In a year-end review of the condition of Muslim women, a columnist for The Telegraph writes:

In October in Paris, at La Traviata opera, the cast stopped mid performance when they saw a woman in a full-face veil. She happened to be a tourist from the Gulf on a visit to take in some French culture. They refused to carry on until she was removed from the theatre. [Here was a Muslim woman] acting contrary to stereotype – … enjoying Western high culture. However, [her] choices were reduced by others to nothing more than what [she wore].

As we leave 2014, let’s give a cheer for the rule of law, something this writer has overlooked.

Any account of the Opéra Bastille incident needs to feature the fact that wearing a burqa in public (the woman sat in the front row directly behind the conductor, which is way public) is illegal in France. Close to eighty percent of the French population (including many Muslims, some quite prominent) supports the ban.

2014 saw not only the Opéra Bastille incident; it saw the European Court of Human Rights uphold the French burqa ban. This ban is not some sort of rogue state operation; it has the backing of the ECHR.

So this incident wasn’t a group of bigots showing insufficient enthusiasm for intercultural communication (“enjoying Western high culture”) by “reducing” a human being to “nothing more than what she wore.” This incident was a group of people aware of the laws of their country and behaving according to them.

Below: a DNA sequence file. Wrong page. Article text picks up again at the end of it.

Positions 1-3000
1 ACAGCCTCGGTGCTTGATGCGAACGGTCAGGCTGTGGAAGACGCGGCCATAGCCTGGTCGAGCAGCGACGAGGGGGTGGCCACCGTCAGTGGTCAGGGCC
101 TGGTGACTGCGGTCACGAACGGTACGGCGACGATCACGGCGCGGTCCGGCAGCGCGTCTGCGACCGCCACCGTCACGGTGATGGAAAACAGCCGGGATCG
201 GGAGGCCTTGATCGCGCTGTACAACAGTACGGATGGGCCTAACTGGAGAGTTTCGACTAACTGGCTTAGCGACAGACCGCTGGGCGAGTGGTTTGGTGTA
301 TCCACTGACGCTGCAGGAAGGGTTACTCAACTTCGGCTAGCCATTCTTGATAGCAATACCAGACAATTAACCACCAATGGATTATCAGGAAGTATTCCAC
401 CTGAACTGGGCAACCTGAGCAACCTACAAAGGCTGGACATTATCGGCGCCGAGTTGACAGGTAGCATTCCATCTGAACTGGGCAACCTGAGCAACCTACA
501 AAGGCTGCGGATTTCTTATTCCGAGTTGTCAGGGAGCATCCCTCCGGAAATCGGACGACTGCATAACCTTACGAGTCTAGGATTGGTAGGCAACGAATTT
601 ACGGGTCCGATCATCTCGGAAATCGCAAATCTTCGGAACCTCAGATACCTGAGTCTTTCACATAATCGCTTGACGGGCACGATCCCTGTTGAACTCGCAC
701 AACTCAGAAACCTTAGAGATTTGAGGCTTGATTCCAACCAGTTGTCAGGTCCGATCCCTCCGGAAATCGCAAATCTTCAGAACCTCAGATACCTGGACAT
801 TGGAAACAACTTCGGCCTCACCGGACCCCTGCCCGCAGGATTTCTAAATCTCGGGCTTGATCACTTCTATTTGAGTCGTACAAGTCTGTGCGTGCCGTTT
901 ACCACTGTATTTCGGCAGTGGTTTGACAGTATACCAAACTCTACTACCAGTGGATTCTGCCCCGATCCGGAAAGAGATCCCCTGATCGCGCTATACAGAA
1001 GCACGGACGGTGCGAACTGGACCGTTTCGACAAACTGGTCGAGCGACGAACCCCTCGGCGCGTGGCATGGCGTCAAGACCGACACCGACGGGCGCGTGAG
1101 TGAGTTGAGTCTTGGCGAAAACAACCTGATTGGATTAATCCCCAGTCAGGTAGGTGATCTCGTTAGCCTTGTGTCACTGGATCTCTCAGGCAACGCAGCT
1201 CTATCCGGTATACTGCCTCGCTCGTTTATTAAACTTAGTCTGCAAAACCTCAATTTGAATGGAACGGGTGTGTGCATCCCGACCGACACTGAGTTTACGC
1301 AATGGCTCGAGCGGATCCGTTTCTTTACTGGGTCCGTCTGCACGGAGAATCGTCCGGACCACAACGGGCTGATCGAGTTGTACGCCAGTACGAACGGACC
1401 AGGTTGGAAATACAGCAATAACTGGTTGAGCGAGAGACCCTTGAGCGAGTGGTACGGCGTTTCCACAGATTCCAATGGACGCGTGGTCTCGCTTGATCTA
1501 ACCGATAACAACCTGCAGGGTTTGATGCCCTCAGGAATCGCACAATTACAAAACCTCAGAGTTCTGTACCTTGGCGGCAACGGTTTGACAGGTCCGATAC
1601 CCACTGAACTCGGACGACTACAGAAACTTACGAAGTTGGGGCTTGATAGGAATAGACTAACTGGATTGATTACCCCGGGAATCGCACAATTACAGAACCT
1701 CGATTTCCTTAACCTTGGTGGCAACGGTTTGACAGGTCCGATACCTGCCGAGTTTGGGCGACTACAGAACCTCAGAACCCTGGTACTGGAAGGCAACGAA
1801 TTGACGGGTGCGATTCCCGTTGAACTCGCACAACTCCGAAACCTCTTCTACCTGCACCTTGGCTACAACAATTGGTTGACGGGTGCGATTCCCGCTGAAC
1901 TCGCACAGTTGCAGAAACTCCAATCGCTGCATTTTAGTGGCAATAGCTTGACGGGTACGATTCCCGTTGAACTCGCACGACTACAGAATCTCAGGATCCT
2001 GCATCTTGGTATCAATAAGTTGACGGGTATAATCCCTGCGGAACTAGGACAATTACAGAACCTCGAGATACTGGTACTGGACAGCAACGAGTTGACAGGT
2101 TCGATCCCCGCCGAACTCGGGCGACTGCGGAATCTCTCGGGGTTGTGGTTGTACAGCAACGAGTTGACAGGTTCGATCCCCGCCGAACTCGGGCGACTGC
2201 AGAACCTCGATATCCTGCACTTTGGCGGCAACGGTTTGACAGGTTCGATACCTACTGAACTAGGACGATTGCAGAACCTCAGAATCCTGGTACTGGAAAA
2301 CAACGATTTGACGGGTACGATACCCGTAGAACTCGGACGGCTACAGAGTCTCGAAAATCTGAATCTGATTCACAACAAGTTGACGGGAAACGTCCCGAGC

Nor does it seem to UD that this was a reductive act; rather, it was an expansive one. The reductive act issued from whatever outer and inner forces fashioned a human being who in order to enter the public sphere annihilates her identity.

The burqa ban is a significant expression of precisely the French culture this visitor from the Gulf wanted, as the Telegraph writer puts it, “to take in.” If a Western woman who visits the Gulf to take in some Saudi culture fails to cover herself (and fails to find a male minder to take charge of her wherever she goes), she may well be threatened with expulsion as soon as she deplanes.

Gotta respect the law.

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One Response to “The Rule of Law at the Opera”

  1. First Link Encyclopedia of 2015 | Clarissa's Blog Says:

    […] “In October in Paris, at La Traviata opera, the cast stopped mid performance when they saw a woman in…” Good for them. And all of us who care about the rights of women. I’m very proud of these artists and their dedication to the great cause of feminism. […]

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